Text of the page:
A downtown has an important and unique role in a community's economic and social development. Downtowns are historically the epicenter -- the heart -- of a community and the hub of commercial, cultural and civic activities.
Community leaders and residents here understand this, which is why this is a critical time for downtowns in the Tri-Valley.
In Pleasanton, a task force has worked 2-1/2 years to update the city's Downtown Specific Plan, looking to preserve the historic character and enhance the economic vitality of the area. The planning, though, hit a snag late last month when the task force majority voted to reject the City Council's review and direction on several key policy issues.
It cast a shadow over the final meeting as some task force members said they were "being asked to rubber-stamp the council's plan, not ours," and lamenting that they haven't been "able to deliver what the people want." The debate heads to the Planning Commission next Wednesday for review and input, and will then be advanced to the council for final consideration in August or September.
Contentious downtown planning is not limited to Pleasanton.
Neighboring Livermore has been waiting for the completion of its downtown planning for 17 years. Now elected officials and community leaders who have literally spent years collaborating on a plan are again battling a minority group who are aiming to put an initiative on the ballot, delaying the plan again after a similar attempt in 2018.
This group and the one from 2018 are coincidentally backed by the publisher of The Independent newspaper. At issue is the location of a hotel -- elected officials, community leaders and merchants want the hotel next to the Bankhead Theater; the opposition groups want a park there and the hotel located on the west side of South Livermore Avenue.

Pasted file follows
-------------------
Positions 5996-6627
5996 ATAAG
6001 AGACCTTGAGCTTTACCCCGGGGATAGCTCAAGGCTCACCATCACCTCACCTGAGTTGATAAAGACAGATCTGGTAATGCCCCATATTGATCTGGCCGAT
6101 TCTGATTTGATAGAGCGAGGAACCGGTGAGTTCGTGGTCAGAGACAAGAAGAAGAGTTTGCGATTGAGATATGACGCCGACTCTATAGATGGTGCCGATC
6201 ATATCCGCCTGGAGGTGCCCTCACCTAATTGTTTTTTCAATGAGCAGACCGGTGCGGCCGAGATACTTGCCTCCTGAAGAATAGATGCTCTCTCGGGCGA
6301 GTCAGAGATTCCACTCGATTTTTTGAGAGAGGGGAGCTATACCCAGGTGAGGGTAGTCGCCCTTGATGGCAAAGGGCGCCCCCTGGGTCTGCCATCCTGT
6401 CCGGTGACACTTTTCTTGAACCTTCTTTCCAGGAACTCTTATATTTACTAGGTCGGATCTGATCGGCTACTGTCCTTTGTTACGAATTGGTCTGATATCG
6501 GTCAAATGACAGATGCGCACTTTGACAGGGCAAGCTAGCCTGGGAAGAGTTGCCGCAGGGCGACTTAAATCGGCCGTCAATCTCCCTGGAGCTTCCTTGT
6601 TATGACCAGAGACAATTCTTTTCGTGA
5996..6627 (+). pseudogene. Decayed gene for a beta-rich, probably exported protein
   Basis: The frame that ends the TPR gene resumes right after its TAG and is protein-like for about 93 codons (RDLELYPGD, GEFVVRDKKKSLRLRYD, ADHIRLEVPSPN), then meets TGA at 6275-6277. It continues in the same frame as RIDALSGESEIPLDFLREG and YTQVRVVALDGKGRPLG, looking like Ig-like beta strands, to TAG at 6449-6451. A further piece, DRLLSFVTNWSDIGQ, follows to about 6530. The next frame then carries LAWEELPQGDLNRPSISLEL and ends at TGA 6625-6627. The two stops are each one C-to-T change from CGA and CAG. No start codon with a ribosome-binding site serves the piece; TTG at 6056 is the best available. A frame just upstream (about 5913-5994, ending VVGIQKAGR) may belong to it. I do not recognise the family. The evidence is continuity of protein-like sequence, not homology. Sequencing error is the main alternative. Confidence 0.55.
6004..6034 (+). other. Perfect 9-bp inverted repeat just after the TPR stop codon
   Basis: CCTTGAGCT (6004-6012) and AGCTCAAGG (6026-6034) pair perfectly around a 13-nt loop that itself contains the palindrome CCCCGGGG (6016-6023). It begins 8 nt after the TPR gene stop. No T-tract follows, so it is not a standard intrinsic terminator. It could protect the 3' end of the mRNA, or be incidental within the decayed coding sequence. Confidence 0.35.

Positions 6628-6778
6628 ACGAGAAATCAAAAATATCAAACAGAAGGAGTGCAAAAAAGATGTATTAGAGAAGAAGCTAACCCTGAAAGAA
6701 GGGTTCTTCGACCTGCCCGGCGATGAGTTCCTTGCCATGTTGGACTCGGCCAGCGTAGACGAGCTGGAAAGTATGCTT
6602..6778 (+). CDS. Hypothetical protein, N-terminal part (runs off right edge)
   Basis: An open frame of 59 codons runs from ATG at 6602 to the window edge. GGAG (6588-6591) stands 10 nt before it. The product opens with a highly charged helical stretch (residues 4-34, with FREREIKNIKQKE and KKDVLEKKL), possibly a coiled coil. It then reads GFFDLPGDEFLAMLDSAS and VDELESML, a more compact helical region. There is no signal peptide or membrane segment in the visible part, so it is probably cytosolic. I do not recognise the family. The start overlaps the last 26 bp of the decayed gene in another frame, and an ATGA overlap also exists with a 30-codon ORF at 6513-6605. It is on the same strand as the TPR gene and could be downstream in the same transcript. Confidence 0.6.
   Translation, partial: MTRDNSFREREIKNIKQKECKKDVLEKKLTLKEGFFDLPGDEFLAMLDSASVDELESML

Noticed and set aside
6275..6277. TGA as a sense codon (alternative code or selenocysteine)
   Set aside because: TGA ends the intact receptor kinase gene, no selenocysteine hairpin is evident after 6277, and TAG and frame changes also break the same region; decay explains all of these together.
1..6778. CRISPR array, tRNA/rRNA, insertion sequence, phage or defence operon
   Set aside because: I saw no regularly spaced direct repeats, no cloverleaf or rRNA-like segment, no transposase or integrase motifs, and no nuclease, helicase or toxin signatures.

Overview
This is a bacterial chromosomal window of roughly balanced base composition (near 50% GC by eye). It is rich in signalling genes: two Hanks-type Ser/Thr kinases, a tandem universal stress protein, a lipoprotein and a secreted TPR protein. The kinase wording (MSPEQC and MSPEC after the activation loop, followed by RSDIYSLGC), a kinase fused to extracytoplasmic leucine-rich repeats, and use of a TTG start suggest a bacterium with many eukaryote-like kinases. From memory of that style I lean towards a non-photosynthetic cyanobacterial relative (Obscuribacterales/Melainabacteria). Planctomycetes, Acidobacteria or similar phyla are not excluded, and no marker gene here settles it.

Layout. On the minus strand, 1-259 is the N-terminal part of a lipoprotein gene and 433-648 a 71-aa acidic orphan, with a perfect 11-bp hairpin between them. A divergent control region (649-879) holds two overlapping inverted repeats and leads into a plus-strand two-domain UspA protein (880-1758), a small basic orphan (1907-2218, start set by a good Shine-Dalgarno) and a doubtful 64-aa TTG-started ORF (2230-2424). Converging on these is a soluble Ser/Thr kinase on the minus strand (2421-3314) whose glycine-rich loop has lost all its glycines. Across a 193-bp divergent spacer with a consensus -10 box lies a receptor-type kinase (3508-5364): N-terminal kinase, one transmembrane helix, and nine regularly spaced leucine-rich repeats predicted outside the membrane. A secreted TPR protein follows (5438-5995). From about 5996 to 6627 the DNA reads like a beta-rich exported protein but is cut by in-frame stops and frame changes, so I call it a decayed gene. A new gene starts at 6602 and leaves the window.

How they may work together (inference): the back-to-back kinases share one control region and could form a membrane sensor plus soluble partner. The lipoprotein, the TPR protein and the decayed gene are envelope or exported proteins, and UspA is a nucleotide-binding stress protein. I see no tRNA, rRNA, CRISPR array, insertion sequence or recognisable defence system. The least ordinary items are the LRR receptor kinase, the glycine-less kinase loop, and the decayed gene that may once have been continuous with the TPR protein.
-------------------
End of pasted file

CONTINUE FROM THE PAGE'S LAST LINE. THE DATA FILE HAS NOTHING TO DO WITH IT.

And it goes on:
We feel this issue has already been voted on. While seeking re-election as mayor in 2018, John Marchand voiced strong support for the downtown plan. He won with more than three-quarters of the votes. Another downtown plan supporter, Trish Munro, was elected to the council for the first time. Incumbent Councilman Bob Woerner, also a backer of the plan, received more votes than both of the remaining candidates combined.
Even with its enviable downtown, Danville also has its challenges, including lack of parking. A new parking lot with a price-tag of roughly $9.2 million just opened, providing an additional 131 spaces, but finding a parking place is still a problem during busy times.
Meanwhile, knowing the value of a downtown, San Ramon and Dublin are moving forward with creating true downtowns for their communities.
San Ramon's City Center opened last year and appears to be well-received; it is packed on a daily basis. There is more in store for this area off Bollinger Canyon, and we look forward to seeing the next phase developed.
The Dublin City Council has a Downtown Specific Plan, augmented by a "streetscape plan" approved in 2017. As Pleasanton, Livermore and San Ramon have done, Dublin is seeking input and feedback from residents.
Our downtowns are the heart of our communities, and their vitality is imperative to the economy of each city or town, and the Tri-Valley as a whole. So let's not delay the reinvigorating and reimagining of our downtowns.